Court Ruling Denies CUP Injunction Request

Lawmakers expect veto of budget proviso

April 30, 2012 -- Legislators representing Clark County are disappointed by a court ruling last week that will keep Columbia United Providers (CUP) out of Medicaid in Washington state starting July 1.

The health plan, owned by PeaceHealth Southwest Medical Center and other area providers, had filed an administrative appeal with the state’s Health Care Authority after contracts were awarded to Centene and Molina, two out-of-state, publicly-traded insurance companies.

CUP had filed an appeal with the Authority on February 3 to protest the decision, which was unsuccessful, prompting the company to request an injunction from U.S. District Court Judge Benjamin Settle that was denied on April 25.

Two days later, lawmakers attended a legislative recap event organized by the Building Industry Group at Club Green Meadows near Vancouver.

Among them was Rep. Paul Harris (R-Vancouver), a member of the House Health Care and Wellness Committee.

Harris admitted he was “not happy” with the court ruling, and characterized CUP as a good healthcare provider. The Authority awarded the Medicaid managed care contract to companies that don’t have adequate provider networks, he said, and by doing so, might have broken its own rules.

Rep. Jim Moeller (D-Vancouver), also a member of the House Health Care & Wellness Committee, said he was disappointed by the ruling, but not surprised. Washington has had three years of declining revenues, he said, and the Authority was given a budgetary target to reduce funds through the bidding process. He hopes the companies charged with implementing the contracts can get provider agreements before the contract begins on July 1.

The entire Clark County legislative delegation signed off on sharply-worded letter to Gov. Christine Gregoire on February 10 about the process used by the Authority to award the Medicaid contracts.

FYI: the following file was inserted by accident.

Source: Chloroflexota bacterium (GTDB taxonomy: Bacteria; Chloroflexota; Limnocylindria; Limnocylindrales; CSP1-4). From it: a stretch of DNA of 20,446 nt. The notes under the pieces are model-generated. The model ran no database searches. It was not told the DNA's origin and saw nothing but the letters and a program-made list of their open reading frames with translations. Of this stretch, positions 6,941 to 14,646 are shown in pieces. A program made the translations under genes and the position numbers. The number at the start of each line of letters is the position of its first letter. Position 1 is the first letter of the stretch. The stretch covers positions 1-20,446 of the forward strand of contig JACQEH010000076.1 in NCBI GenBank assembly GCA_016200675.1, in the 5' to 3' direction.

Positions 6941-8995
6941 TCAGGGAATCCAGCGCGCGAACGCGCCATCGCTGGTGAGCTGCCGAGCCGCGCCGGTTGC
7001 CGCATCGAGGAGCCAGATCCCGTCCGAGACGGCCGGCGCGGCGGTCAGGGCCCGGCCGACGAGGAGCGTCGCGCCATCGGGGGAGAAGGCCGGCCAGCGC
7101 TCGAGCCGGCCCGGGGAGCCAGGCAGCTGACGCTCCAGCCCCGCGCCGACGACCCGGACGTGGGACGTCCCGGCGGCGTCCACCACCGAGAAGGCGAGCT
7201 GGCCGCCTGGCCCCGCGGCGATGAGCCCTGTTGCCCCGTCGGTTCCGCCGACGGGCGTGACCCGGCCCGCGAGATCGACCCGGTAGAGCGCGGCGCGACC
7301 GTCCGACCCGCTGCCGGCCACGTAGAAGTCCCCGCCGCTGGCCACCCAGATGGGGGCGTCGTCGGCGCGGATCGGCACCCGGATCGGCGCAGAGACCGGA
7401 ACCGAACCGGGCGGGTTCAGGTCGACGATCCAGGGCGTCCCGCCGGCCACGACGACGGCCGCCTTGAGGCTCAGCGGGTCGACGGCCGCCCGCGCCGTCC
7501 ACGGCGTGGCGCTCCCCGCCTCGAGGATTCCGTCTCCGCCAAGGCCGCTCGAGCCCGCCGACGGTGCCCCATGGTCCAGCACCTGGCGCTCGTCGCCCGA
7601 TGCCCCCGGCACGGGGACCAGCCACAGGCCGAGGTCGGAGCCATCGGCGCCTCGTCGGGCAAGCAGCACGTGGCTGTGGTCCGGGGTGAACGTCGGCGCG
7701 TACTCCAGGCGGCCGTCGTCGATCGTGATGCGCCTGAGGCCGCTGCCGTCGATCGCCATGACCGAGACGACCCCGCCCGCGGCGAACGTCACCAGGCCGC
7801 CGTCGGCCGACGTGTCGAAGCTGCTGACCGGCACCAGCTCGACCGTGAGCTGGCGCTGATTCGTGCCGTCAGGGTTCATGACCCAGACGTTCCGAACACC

Legislators also added language to the state’s negotiated supplemental operating budget requiring the Authority to certify that Medicaid contractors have provider contracts in place to meet the community’s needs. Otherwise, the state could re-open the bidding process to the original applicants such as CUP.

This week, Moeller and Harris plan to meet with Gregoire’s aides to discuss the issue. However, Harris and his colleagues expect Gregoire to eliminate this provision by using a line-item veto.

Sen. Joe Zarelli (R-Ridgefield), the ranking minority member of the budget-writing Ways and Means Committee, who met with Gregoire’s staff five times during the legislative session, doubts the veto could be avoided.

“I think it’s a very difficult situation,” Zarelli said.

Moeller agrees.

“We’ll do what we can,” he said, “But I’d be very surprised if (the proviso) remains.”

Ken Cole, chief communications officer for PeaceHealth Southwest Medical Center, did not return multiple messages seeking comment.

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